The Jacksonville, Fla.-based retailer said the closures were part of a customary portfolio review and in some cases accompany lease expirations or the effects of renovations of neighboring stores. Southeastern Grocers, whose operations also include Bi-Lo, said two Winn-Dixie stores shuttered following flooding in Louisiana will not reopen.

“From time to time, the successful execution of our strategy will require us to make the difficult decision to close stores,” Southeastern Grocers spokesman Joe Caldwell told Supermarket News in an email.

Kit and Ace Is Closing All Its US Stores

More bad news for retail. According to this Racked report, Kit and Ace will be closing all their US, UK and Australian stores.

Kit and Ace, the technical apparel company started by Lululemon founder (and ex-CEO) Chip Wilson and his family, is closing all of its US stores. It plans to focus its efforts on its online and Canadian business, the company confirmed.

Wilson’s altheisure company launched in 2014, pushing technical cashmere and luxury athleisure clothing meant to be worn both at and outside of the gym. The company rapidly expanded in the short amount of time it’s been around, growing to 61 stores in five countries and 700 employees by early 2016 — probably not a great idea, considering the currently dismal retail landscape.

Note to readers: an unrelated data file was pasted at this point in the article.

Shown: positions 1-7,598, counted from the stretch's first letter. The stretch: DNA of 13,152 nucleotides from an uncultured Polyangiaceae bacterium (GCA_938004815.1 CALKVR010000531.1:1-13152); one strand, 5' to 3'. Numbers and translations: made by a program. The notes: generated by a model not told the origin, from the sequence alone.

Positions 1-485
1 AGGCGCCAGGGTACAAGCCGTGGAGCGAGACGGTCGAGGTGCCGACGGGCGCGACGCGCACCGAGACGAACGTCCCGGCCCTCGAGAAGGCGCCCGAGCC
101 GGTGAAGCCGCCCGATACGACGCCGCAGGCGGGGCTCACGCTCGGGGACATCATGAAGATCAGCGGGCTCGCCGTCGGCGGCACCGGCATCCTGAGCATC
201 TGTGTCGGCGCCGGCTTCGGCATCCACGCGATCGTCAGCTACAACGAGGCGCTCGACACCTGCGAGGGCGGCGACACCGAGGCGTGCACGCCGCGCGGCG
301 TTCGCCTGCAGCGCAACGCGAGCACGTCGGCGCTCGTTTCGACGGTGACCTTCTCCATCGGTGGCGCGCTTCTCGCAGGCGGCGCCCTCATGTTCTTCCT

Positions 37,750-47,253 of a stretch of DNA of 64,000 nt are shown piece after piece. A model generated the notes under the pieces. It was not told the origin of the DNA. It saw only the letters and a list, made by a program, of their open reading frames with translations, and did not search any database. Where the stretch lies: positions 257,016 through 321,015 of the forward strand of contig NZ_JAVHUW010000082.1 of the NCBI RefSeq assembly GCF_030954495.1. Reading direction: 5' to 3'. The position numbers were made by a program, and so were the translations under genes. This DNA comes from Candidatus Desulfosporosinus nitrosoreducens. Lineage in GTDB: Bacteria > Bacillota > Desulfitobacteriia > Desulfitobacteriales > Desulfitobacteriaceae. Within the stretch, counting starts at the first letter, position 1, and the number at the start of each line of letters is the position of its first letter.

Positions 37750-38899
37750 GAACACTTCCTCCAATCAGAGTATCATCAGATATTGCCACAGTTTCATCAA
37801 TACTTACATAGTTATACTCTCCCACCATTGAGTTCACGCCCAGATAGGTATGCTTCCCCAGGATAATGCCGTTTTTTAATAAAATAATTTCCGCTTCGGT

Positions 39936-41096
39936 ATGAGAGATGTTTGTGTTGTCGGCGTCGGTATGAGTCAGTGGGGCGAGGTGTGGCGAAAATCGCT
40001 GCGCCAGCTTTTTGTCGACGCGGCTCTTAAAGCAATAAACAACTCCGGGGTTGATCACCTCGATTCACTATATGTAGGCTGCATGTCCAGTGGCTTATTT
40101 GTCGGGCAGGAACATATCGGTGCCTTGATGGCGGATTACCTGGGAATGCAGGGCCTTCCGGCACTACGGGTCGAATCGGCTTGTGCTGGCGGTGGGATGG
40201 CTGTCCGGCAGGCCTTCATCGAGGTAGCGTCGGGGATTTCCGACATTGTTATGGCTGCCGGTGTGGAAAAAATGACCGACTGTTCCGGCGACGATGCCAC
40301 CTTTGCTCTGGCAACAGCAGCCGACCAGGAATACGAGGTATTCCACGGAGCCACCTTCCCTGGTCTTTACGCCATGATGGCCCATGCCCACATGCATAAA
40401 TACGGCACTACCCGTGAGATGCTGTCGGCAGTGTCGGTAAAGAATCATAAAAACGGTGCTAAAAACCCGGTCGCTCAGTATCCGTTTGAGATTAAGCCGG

“We recognize the traditional world of bricks and mortar retailing is changing, which is why we’re shifting strategies,” Wilson said in a circulated statement. “We believe in the business model for Kit and Ace. Going forward, we will be a stronger company. Fewer stores require fewer people. We remain deeply grateful for the creativity and commitment of those leaving the company and thank them for their valuable contribution.”

While Kit and Ace was in expansion mode (which some dubbed as “unicorn delusions”), Wilson told the Star Tribune in 2015 that the company “had money” and that he didn’t “think we would go into such an aggressive expansion if we didn’t see such excitement in the first few months.” Now, the company is closing 32 stores, leaving just nine open in Canada (though it’s also laid off an undisclosed number of employees in its Vancouver headquarters).